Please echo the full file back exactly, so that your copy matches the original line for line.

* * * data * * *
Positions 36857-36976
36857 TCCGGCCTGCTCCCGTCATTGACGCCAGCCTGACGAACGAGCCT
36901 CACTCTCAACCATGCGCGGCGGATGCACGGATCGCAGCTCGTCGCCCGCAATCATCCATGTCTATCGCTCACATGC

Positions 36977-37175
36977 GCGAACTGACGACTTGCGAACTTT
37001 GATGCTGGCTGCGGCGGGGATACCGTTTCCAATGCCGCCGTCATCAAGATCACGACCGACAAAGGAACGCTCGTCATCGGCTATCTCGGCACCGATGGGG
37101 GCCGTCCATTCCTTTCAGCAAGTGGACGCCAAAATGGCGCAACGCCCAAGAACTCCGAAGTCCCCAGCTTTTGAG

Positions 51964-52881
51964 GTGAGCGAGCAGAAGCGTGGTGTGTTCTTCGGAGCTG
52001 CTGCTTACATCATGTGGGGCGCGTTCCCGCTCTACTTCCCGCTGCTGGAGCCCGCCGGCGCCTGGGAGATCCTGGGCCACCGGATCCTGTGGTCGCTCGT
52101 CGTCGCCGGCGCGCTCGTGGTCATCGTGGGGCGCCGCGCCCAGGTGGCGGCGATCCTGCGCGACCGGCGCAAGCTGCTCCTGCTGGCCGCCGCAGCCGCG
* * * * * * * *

Positions 36857-36976
36857 TCCGGCCTGCTCCCGTCATTGACGCCAGCCTGACGAACGAGCCT
36901 CACTCTCAACCATGCGCGGCGGATGCACGGATCGCAGCTCGTCGCCCGCAATCATCCATGTCTATCGCTCACATGC

Positions 36977-37175
36977 GCGAACTGACGACTTGCGAACTTT
37001 GATGCTGGCTGCGGCGGGGATACCGTTTCCAATGCCGCCGTCATCAAGATCACGACCGACAAAGGAACGCTCGTCATCGGCTATCTCGGCACCGATGGGG
37101 GCCGTCCATTCCTTTCAGCAAGTGGACGCCAAAATGGCGCAACGCCCAAGAACTCCGAAGTCCCCAGCTTTTGAG

Positions 51964-52881
51964 GTGAGCGAGCAGAAGCGTGGTGTGTTCTTCGGAGCTG
52001 CTGCTTACATCATGTGGGGCGCGTTCCCGCTCTACTTCCCGCTGCTGGAGCCCGCCGGCGCCTGGGAGATCCTGGGCCACCGGATCCTGTGGTCGCTCGT
52101 CGTCGCCGGCGCGCTCGTGGTCATCGTGGGGCGCCGCGCCCAGGTGGCGGCGATCCTGCGCGACCGGCGCAAGCTGCTCCTGCTGGCCGCCGCAGCCGCG